On court, retired former world No1 Juan Carlos Ferrero received a special recognition ceremony from the ATP which saw Spaniards Marc Lopez, Marcel Granollers, David Ferrer, Alex Corretja, Nicolas Almagro, along with Djokovic join him on court to honour the 2003 French Open champion. The screens all around the O2 showed tribute messages to Ferrero, saying: “Thanks for the memories”. Ferrero said becoming world No1, winning the Davis Cup and the French Open were his best memories and that Lleyton Hewitt was his toughest rival.

Meanwhile, ex-Manchester United goalkeeper Peter Schmeichel made an appearance at the O2 supporting his fellow Dane Frederik Nielsen, who lost his doubles match with Jonny Marray last night. Long-time tennis fan Kevin Spacey showed up for Andy Murray’s night match with Jo-Wilfried Tsonga, so did Fabrice Muamba.

Friday, November 9, 2012

ATP WORLD TOUR FINALS: Day Four Diary - Mata and Aguero make an appearance at the O2


Kun - Del Potro from SergioAgueroTV on Vimeo.

Something I love about the ATP World Tour Finals at the O2 is how such a huge arena is almost packed to the brim in every session, day or night, from the very beginning of the tournament.

Having 17,000 people in attendance on a week day at 1pm is no mean feat and perhaps that’s why I’m not upset that it’s staying in London for another three years, even though that deprives other countries from hosting the event – countries who could probably use an event like this to get more of their people involved in the sport.

Today Chelsea’s Juan Mata was present at the O2 and he was sitting with David Ferrer’s team. His fellow Spaniard may have lost but Mata seemed to enjoy his time and was nice enough to give countless fans the time for autographs and photos.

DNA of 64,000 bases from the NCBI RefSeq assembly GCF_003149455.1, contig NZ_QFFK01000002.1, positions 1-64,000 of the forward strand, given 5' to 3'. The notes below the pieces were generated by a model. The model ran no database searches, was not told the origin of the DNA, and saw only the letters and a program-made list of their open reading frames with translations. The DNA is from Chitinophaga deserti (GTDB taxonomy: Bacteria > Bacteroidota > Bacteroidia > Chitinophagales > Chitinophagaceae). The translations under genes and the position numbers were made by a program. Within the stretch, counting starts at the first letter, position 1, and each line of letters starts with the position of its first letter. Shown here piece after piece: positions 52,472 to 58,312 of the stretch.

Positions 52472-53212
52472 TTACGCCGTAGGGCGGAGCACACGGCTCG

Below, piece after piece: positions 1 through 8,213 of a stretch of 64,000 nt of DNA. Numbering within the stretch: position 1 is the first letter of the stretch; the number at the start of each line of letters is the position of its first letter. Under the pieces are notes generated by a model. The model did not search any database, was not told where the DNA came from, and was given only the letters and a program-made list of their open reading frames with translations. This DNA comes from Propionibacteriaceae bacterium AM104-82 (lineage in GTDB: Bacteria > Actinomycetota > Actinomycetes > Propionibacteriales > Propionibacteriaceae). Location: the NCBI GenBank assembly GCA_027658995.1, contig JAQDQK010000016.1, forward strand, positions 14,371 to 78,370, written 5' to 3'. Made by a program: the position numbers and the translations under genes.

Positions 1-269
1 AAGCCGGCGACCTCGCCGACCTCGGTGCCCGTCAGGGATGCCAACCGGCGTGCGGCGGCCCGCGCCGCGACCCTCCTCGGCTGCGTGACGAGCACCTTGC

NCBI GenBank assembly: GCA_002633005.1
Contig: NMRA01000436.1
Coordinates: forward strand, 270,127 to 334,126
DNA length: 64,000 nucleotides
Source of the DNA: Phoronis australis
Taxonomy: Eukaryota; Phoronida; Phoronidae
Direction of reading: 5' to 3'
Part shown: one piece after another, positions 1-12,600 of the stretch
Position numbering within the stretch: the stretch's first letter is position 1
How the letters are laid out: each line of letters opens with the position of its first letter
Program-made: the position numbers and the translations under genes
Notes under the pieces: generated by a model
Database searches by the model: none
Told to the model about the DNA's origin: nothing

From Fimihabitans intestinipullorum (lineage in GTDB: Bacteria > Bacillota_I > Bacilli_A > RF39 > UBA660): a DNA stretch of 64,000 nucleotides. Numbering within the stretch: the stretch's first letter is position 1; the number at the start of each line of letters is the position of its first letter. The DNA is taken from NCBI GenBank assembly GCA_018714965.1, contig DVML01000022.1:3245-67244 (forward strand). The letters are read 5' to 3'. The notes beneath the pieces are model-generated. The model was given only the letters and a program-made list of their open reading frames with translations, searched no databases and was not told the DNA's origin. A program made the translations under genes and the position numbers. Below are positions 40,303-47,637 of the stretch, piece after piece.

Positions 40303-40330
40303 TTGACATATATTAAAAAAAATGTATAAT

From @juanmata10 on Twitter

British adventurer and TV presenter Bear Grylls of Man vs. Wild also stopped by and he met up with Andy Murray, who wasn’t playing today but practiced on the courts in the fan zone area.

Another thing that makes this tournament interesting is it’s round robin format, which is almost unique to this event compared to others on Tour but it does get kind of complicated when it comes to figuring out which two players will get to move on to the semi-finals because the number of sets won by each player are taken into consideration.

Over the past couple of days, I’ve been in countless conversations with fellow journalists, or even players, who were trying to figure out what needs to be done for a certain player to advance.

It seems that most of the players don’t really care how it happens and are just trying to focus on winning their next match. Tomas Berdych was the most concise: “I hate mathematics,” joked the Czech No1.

And Jo-Wilfried Tsonga, who has the slimmest of chances in making it through said: “I don’t care about the different scenarios. I will just try to win my next match.” Perhaps we know that tennis players are not the brainiest of bunches so we’ll have to forgive them if they can’t figure this out on their own.

The day ended on a pleasant note when Manchester City’s Sergio Aguero stepped on court with Juan Martin del Potro for some footy tennis after the Argentine won his match against Janko Tipsarevic. Aguero was a special guest of Del Potro, who also hit with his friend Carlos Tevez on the very same court back in 2009.

Aguero’s tennis skills may have been slightly better than those of Tevez from three years ago but let’s just say it’s good those two don’t need to hold a racquet for a living.

Thursday, November 8, 2012

ATP WORLD TOUR FINALS: Djokovic's "calm mind" helps him edge past Murray in London

Novak Djokovic rallied back from a set down to defeat home favourite Andy Murray 4-6, 6-3, 7-5 in yet another thriller between the No1 and No3 players in the world in London yesterday.

Djokovic, who won the ATP World Tour Finals in 2008, remains on course for a second title at the elite top-eight event as he captured his 27th win in his last 30 matches, showcasing nerves of steel when it mattered the most. “A calm mind always wins. I guess that’s the answer,” stated the smiling Serb after his victory.

“It was important for me after dropping the first set to stay mentally tough and believe that I can get my opportunities and when they came to try to step in and use them. That’s what I’ve done.”

Murray commenced the match in fierce form, serving impeccably to win a jaw-dropping 100 per cent of the points on his first serve and dropping a mere three points on his second.

The Scot broke Djokovic in the very first game and cruised through the opening set without facing a single break point.

“I don’t think I played bad in the first set,” explained Djokovic. “It was him playing really well, serving extremely well.”